Here’s How to Eat, Drink, and Be Merry, Italian-style
It’s the most wonderful time of the year: holiday season! All over the world, families and friends are coming together to celebrate one of the many holidays that take place during winter’s chill. While everyone has their own cherished customs that make their way into homes and hearts, few places boast more unique traditions than Italy.
Food traditions like the Feast of the Seven Fishes often take center stage, but there are so many other holiday rituals that delight Italian families after the meal is done. Want to bring a slice of Italy to your celebration this year? Try one of these favorite after-dinner activities.
1. Drink for Digestion
For many Italians, there is no better way to end a holiday meal than with something that helps digest it all. Digestivi are after-dinner cocktails that usually consist of a bitter liqueur such as an amaro, limoncello, or grappa. The bitterness of the liquor helps encourage digestion after a big meal. Prefer a nonalcoholic aid? Try a shot of espresso! The bitterness of the coffee similarly helps settle the stomach and may prevent bloating with its anti-inflammatory properties. Just make sure you don’t add milk, as Italians believe that dairy after dinner will upset the stomach more than it will help it.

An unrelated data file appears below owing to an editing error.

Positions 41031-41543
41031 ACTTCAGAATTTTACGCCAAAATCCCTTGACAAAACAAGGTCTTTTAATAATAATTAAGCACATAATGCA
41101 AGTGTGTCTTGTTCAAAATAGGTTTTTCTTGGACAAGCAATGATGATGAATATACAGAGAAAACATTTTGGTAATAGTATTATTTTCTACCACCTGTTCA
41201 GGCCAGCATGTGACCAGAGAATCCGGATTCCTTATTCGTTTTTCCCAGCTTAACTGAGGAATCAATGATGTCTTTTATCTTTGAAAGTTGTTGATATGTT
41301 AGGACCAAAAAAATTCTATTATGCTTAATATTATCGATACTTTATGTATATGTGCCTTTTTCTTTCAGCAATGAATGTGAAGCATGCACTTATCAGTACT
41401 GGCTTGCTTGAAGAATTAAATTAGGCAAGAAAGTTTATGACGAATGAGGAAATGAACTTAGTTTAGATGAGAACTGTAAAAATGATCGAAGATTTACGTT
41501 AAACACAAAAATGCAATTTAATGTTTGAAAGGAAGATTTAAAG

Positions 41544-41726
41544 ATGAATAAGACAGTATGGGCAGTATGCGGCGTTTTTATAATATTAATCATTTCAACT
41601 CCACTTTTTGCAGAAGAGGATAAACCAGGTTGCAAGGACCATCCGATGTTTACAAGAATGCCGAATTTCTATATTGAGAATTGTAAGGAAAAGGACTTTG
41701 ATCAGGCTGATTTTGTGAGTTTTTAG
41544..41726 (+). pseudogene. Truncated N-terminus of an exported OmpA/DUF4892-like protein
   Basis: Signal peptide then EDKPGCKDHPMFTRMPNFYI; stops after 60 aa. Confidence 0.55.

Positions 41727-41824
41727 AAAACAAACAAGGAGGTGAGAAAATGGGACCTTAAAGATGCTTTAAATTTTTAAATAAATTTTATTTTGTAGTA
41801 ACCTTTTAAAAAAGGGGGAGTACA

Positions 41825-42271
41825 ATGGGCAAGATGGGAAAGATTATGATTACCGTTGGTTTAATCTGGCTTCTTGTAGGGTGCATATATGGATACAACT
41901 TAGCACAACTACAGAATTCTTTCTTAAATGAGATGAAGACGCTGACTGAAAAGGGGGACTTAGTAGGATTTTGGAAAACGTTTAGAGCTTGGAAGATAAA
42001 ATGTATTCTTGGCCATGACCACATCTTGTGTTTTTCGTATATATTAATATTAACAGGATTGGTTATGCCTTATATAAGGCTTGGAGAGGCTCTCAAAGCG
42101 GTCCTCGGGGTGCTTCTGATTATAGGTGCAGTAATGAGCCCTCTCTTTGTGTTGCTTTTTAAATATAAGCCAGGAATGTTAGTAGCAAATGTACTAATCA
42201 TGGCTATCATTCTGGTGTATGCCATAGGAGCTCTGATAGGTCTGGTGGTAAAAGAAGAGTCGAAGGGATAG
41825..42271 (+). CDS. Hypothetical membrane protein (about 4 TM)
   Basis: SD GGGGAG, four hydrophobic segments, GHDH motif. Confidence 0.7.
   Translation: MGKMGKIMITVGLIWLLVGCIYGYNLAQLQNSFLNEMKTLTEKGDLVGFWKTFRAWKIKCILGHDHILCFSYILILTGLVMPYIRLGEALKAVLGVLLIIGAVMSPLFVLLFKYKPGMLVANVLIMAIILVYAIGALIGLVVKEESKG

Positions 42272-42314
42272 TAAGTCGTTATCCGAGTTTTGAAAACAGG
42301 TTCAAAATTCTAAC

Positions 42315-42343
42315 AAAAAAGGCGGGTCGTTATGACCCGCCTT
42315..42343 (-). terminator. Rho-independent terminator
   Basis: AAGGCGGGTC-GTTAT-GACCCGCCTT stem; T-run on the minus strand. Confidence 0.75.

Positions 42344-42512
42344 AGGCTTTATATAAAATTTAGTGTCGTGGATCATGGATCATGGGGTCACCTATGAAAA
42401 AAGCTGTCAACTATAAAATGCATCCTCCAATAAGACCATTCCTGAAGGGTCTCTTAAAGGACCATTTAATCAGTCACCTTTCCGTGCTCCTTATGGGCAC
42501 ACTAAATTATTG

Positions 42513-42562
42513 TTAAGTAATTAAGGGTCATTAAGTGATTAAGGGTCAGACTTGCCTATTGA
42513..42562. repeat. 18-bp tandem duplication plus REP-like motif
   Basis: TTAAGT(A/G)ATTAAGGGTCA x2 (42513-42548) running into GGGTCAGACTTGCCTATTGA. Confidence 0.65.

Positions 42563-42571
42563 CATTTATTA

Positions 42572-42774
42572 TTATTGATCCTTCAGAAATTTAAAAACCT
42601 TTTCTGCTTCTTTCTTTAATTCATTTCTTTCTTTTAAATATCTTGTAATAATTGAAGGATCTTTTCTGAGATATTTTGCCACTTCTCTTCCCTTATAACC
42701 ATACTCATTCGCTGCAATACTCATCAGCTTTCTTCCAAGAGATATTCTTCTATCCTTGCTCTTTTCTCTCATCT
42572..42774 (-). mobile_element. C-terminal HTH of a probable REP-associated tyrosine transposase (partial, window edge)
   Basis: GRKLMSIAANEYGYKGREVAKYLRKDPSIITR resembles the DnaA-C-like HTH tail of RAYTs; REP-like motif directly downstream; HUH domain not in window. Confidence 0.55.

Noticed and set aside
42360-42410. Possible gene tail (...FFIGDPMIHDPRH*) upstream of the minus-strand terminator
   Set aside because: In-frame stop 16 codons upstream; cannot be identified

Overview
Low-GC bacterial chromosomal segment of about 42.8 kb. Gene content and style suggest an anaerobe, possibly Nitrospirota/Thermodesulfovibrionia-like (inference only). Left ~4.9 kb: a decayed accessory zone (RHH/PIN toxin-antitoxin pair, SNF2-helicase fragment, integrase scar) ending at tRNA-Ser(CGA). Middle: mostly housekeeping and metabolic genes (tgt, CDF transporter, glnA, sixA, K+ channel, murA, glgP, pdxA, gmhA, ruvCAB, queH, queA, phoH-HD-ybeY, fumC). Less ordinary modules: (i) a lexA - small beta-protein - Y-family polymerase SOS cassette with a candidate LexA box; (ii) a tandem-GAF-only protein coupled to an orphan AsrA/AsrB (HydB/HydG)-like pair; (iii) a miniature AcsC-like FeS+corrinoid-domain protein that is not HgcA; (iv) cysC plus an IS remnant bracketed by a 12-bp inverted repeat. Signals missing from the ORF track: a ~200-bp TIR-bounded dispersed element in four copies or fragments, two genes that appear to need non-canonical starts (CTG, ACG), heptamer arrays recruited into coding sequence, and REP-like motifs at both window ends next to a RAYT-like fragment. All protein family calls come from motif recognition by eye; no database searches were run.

2. Play Card Games
After the big Christmas dinner, the fun continues with cards! After-dinner card games are a beloved family tradition all over Italy—and the competition can get heated. Some favorites include Scopa, a game that involves “sweeping” (scopa means “broom”) the cards off the table to collect as many as possible, and Briscola, a card game where the goal is to score as many points as possible by playing specific high cards or ones that correspond to each round’s chosen high suit. Giada and Jade love playing Mercante in Fiera (“Merchant at the Fair”) at Aunt Raffy’s annual Christmas party. This De Laurentiis favorite shares similarities with bingo and includes choosing a merchant and placing bids of varying amounts. As Giada remembers, her grandfather used to make the bid quite high when she was a kid!
3. Get Outside
La passeggiata, an after-dinner walk, is a year-round Italian favorite. It’s the perfect way to walk off a large meal and enjoy each other’s company in the fresh air. Despite the chilly weather in December, families will bundle up and stroll through their neighborhood, admiring the plethora of holiday lights and decorations. In northern Italy, where the climate calls for snow, midnight skiing to welcome Christmas day takes the place of a walk. Families will hit the slopes after the Feast of the Seven Fishes, sometimes carrying torches to light their way and celebrate the coming of Christmas.